Tycho himself was not a Copernican, but proposed a system in which the Sun orbited the Earth while the other planets orbited the Sun. His system provided a safe position for astronomers who were dissatisfied with older models but were reluctant to accept the Earth's motion. It gained a considerable following after 1616 when Rome decided officially that the heliocentric model was contrary to both philosophy and Scripture, and could be discussed only as a computational convenience that had no connection to fact. His system also offered a major innovation: while both the geocentric model and the heliocentric model as set forth by Copernicus relied on the idea of transparent rotating crystalline spheres to carry the planets in their orbits, Tycho eliminated the spheres entirely.

He was aware that a star observed near the horizon appears with a greater altitude than the real one, due to atmospheric refraction, and he worked out tables for the correction of this source of error.To perform the huge number of products needed to produce much of his astronomical data, Tycho relied heavily on the then-new technique of prosthaphaeresis, an algorithm for approximating products based on trigonometric identities that predated logarithms.




Astrology

Like the fifteenth century astronomer Regiomontanus, Tycho Brahe appears to have accepted astrological prognostications on the principle that the heavenly bodies undoubtedly influenced (yet did not determine) terrestrial events, but expressed skepticism about the multiplicity of interpretative schemes, and increasingly preferred to work on establishing a sound mathematical astronomy. Two early tracts, one entitled Against Astrologers for Astrology, and one on a new method of dividing the sky into astrological houses, were never published and are unfortunately now lost.

Tycho also worked in the area of weather prediction, produced astrological interpretations of the supernova of 1572 and the comet of 1577, and furnished his patrons Frederick II and Rudolph II with nativities and other predictions (thereby strengthening the ties between patron and client by demonstrating value).

An astrological worldview was fundamental to Tycho's entire philosophy of nature.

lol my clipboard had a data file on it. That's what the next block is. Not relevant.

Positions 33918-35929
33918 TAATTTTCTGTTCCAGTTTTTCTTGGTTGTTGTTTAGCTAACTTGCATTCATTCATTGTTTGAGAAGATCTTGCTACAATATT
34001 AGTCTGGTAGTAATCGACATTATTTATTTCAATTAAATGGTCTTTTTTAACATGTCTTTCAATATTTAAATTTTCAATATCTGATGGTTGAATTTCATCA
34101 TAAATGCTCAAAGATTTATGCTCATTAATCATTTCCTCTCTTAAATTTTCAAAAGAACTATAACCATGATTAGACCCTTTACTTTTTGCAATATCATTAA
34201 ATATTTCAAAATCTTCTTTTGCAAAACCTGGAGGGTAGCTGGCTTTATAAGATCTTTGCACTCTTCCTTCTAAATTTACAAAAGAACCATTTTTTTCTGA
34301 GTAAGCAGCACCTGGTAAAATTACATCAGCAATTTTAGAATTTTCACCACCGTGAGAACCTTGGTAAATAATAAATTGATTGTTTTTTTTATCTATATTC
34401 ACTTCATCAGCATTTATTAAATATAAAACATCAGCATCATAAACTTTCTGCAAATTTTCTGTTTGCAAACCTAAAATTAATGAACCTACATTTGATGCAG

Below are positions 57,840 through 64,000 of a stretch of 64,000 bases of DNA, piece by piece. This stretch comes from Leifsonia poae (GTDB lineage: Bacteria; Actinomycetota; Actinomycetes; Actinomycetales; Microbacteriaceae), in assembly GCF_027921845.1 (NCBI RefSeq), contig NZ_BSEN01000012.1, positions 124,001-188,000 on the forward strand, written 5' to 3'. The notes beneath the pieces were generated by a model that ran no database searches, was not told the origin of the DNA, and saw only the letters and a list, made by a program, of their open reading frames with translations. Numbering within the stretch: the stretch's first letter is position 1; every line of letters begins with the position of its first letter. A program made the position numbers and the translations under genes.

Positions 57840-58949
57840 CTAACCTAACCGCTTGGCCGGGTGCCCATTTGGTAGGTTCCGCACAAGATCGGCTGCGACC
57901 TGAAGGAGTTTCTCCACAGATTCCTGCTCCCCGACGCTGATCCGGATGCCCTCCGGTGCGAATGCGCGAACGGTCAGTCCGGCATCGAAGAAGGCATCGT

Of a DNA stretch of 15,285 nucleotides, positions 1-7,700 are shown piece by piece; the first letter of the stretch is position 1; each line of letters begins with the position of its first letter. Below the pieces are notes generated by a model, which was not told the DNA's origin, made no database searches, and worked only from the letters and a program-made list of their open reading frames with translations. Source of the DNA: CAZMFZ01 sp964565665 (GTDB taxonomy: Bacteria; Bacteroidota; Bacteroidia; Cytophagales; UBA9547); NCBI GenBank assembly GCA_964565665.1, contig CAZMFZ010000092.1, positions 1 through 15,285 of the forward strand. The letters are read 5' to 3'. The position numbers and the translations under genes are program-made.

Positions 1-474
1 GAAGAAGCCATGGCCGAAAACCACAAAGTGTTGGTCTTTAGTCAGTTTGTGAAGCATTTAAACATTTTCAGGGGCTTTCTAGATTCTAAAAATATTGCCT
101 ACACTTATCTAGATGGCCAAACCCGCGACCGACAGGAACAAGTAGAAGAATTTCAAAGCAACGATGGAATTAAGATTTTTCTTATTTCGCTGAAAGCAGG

His interest in alchemy, particularly the medical alchemy associated with Paracelsus, was almost as long-standing as his study of astrology and astronomy simultaneously, and Uraniborg was constructed as both observatory and laboratory.In an introductory oration to the course of lectures he gave in Copenhagen in 1574, Tycho defended astrology on the grounds of correspondences between the heavenly bodies, terrestrial substances (metals, stones etc.) and bodily organs (medical astrology).

He was later to emphasise the importance of studying alchemy and astrology together with a pair of emblems bearing the mottos:

As several scholars have now argued, Tycho's commitment to a relationship between macrocosm and microcosm even played a role in his rejection of Copernicanism and his construction of a third world-system.




Final Years

Tycho died on October 24, 1601, several days after straining his bladder during a banquet. It had been said that to leave the banquet before it concluded would be the height of bad manners, and so he remained. His bladder, stretched to its limit, exploded. He died after eleven agonizing days.

However, recent investigations have suggested that Tycho did not die from urinary problems but most likely from mercury poisoning: toxic levels of it have been found in his hair and hair-roots. Tycho may have poisoned himself unintentionally by imbibing some mercury-containing medicine.3 Some have even speculated that Tycho may have been murdered, possibly by Kepler, though there is no solid evidence for this.

Tycho Brahe's body is currently interred in a tomb in the Church of Our Lady in front of Tyn near Old Town Square near the Astronomical Clock in Prague.